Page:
Applications of Moisturizers in Early Infancy and Neonates to Prevent Development of Atopic Dermatitis

Applications of Moisturizers in Early Infancy and Neonates to Prevent Development of Atopic Dermatitis



Chan Kam Tim Michael*


Specialist in Dermatology,

Hong Kong Academy of Medicine, Hong Kong SAR




Neonatal and Pediatric Medicine journal


Short Communication

Chronic Atopic Dermatitis (AD) is a recalcitrant dermatosis which is suboptimal managed in the primary health care setting and has a significant disease burden to the society. The main pathogenesis is an innate or acquired epidermal barrier defects, immune function aberrancy with early stage Immunoglobulin E (IgE) sensitization and the cognitive itch – scratch viscous cycle. Topical corticosteroids, calcineurin inhibitors, systemic antibiotics, immunosuppressants and recently introduction of immune target specific biologics are considered to be the mainstay of treatments. Correct and accurate use of these armamentarium has evidence - based benefits and may provide adequate control of chronic AD. However, all these medicines are not without side effects and some of them could be of public health concern. For example, the injudicious use systemic antibiotics have produced the most widespread antibiotics resistance in the world which is especially worst in China, Korea and Hong Kong. Moreover, biologics are expensive; mostly unaffordable in less affluent geographies and the long- term consequences are still unknown.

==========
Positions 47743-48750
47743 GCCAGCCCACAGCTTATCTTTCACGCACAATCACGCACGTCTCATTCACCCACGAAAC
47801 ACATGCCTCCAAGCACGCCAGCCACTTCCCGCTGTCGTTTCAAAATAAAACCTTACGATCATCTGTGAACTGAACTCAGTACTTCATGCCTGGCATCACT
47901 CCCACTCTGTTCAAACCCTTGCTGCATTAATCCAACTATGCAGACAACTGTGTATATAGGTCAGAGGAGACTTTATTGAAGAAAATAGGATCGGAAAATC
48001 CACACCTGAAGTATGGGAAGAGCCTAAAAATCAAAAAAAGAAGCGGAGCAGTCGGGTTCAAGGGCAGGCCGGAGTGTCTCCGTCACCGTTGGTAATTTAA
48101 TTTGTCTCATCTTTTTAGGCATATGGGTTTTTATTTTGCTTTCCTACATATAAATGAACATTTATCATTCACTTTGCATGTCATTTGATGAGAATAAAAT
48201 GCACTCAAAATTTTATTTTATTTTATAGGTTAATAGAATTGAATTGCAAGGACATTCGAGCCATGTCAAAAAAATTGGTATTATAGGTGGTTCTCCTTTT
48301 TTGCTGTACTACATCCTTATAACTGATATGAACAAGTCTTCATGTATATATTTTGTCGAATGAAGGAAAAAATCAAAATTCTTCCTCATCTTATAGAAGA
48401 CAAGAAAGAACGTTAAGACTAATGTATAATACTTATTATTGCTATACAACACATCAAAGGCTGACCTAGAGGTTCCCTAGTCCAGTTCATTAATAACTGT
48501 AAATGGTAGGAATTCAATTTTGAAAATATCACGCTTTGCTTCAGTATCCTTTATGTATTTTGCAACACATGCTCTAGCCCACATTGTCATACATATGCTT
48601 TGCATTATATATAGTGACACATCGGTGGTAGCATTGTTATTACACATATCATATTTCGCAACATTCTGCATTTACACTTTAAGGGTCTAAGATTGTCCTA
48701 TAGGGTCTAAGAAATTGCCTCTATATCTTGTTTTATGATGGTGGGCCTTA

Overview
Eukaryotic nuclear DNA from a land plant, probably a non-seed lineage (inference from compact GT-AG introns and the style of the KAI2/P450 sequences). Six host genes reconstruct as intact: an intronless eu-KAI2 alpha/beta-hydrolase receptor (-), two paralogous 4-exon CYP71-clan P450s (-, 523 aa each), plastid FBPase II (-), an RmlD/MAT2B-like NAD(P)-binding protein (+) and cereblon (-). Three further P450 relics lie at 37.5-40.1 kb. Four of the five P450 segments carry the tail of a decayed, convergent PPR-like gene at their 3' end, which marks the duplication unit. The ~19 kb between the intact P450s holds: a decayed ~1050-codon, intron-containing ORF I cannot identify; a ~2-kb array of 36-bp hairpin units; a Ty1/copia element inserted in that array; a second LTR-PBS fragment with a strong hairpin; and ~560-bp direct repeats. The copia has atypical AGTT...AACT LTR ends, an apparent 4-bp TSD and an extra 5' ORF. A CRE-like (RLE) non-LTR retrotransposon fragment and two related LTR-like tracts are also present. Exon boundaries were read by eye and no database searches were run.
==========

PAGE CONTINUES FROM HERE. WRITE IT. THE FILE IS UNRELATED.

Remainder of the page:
Prevention is always better than treatment and this is true and applicable to the development of chronic AD in infancy. Currently, breastfeeding recommended by WHO at least for 6 months, administration of pro and prebiotics and early daily use of moisturizers to neonates with high risk positive family history of atopy has been shown to be efficacious in preventing the development of chronic AD in children and adult.